Death of a Master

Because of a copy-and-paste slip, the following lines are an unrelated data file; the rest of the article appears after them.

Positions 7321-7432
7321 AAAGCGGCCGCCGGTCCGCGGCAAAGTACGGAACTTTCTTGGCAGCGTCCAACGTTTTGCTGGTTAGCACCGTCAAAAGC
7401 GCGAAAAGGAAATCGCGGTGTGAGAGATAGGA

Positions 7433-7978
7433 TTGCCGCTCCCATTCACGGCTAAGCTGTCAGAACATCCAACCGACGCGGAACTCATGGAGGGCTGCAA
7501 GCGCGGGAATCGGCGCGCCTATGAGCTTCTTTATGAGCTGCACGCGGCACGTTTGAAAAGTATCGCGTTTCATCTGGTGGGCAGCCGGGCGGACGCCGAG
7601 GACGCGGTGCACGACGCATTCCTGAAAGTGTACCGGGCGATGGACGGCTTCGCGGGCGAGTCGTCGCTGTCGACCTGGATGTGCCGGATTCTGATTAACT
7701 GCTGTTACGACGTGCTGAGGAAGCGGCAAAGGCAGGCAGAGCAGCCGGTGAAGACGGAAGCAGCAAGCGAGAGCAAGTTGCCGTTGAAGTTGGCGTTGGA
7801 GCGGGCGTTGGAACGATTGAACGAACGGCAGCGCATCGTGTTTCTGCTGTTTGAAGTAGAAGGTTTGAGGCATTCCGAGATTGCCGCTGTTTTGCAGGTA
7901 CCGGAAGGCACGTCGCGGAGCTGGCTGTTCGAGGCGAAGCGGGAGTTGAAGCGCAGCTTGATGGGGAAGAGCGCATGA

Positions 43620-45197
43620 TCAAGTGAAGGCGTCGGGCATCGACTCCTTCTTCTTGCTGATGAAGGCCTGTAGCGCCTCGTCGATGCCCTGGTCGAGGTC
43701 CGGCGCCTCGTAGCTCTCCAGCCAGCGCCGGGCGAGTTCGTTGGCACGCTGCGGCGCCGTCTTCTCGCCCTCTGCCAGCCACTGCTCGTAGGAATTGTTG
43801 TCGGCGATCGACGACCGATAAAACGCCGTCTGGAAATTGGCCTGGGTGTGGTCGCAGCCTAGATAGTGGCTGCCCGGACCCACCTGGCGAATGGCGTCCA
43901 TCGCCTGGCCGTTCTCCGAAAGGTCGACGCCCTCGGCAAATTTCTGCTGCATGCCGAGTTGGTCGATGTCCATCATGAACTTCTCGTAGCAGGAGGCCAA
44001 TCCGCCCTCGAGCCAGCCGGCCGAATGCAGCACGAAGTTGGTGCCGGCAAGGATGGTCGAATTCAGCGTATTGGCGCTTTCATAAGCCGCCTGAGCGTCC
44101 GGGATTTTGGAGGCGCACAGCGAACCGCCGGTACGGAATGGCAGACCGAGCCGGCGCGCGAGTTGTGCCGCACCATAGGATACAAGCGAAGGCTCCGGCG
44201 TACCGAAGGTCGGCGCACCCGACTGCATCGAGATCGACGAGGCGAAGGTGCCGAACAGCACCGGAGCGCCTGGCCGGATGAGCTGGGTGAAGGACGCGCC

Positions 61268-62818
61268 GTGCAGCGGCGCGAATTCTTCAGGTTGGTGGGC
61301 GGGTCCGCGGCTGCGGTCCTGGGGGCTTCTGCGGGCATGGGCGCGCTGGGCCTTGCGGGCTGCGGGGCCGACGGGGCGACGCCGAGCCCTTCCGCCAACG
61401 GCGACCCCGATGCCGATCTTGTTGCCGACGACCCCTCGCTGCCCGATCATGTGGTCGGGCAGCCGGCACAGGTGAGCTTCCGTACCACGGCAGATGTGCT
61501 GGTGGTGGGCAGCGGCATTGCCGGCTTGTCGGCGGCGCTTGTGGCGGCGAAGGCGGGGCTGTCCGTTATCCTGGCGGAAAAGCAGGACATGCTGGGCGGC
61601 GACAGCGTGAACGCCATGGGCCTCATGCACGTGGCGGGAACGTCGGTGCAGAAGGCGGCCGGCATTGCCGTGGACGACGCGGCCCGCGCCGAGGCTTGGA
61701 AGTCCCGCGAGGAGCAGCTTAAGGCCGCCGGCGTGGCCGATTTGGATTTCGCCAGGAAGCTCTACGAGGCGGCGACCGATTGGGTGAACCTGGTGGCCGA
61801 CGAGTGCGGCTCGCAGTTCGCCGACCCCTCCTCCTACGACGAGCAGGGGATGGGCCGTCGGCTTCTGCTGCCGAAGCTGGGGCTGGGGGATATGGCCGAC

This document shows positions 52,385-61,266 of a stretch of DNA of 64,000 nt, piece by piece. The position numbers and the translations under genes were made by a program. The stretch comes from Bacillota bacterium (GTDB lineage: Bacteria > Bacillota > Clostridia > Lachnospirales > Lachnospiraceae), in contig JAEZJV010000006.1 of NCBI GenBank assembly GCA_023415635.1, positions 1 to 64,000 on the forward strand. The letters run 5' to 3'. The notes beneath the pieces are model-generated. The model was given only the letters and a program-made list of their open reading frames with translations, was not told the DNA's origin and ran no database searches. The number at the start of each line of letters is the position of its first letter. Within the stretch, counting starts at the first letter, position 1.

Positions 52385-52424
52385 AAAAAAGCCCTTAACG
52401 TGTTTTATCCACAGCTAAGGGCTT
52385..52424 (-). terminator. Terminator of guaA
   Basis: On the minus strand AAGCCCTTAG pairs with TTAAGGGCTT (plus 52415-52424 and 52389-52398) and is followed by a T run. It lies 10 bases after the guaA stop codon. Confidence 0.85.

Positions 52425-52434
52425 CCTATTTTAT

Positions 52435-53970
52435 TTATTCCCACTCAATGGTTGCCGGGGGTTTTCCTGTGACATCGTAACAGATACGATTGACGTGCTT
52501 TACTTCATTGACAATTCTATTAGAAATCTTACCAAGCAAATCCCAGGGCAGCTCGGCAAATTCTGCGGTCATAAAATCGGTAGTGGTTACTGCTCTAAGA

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FORT WORTH, Texas: Ben Hogan, the golfer made of stone, died Friday at 84. Some called him "Bantam Ben," because he stood a slight 5-foot-8. Some called him "The Hawk" for the way he analyzed a course. But the Scots called him "The Wee Ice Mon." Because he was Ben Hogan. Hogan was the game's third-winningest player with 63 tour victories. He won nine major championships, four U.S. Open titles, the career Grand Slam and was the only person to win three Grand Slam events in a single season. But the Hogan Mystique was truly born on Feb. 2, 1949, when Hogan's car collided head-on with a bus. Hogan shattered both his legs, and nearly died from blood clots. Less than a year later, though, he was back on tour. He never played in more than seven tournaments in a single season after the wreck, yet he won 13 more, including six of the first nine majors he played after the accident. On the course, Hogan did not laugh. He did not joke. He did not smile. In his trademark white hat, Hogan walked deliberately from shot to shot, chain-smoking. And he hit the ball, cleanly, precisely, again and again, completely a craftsman of each swing and of each round. "Ben Hogan personified golf for many of us," said Professional Golfers' Association Tour commissioner Tim Finchem. "Perhaps no other player had the same impact on the way people approached playing the game." And yet no player today is what Hogan was every day: always the most competitive, the most serious, the most driven player on the course. Every single hole.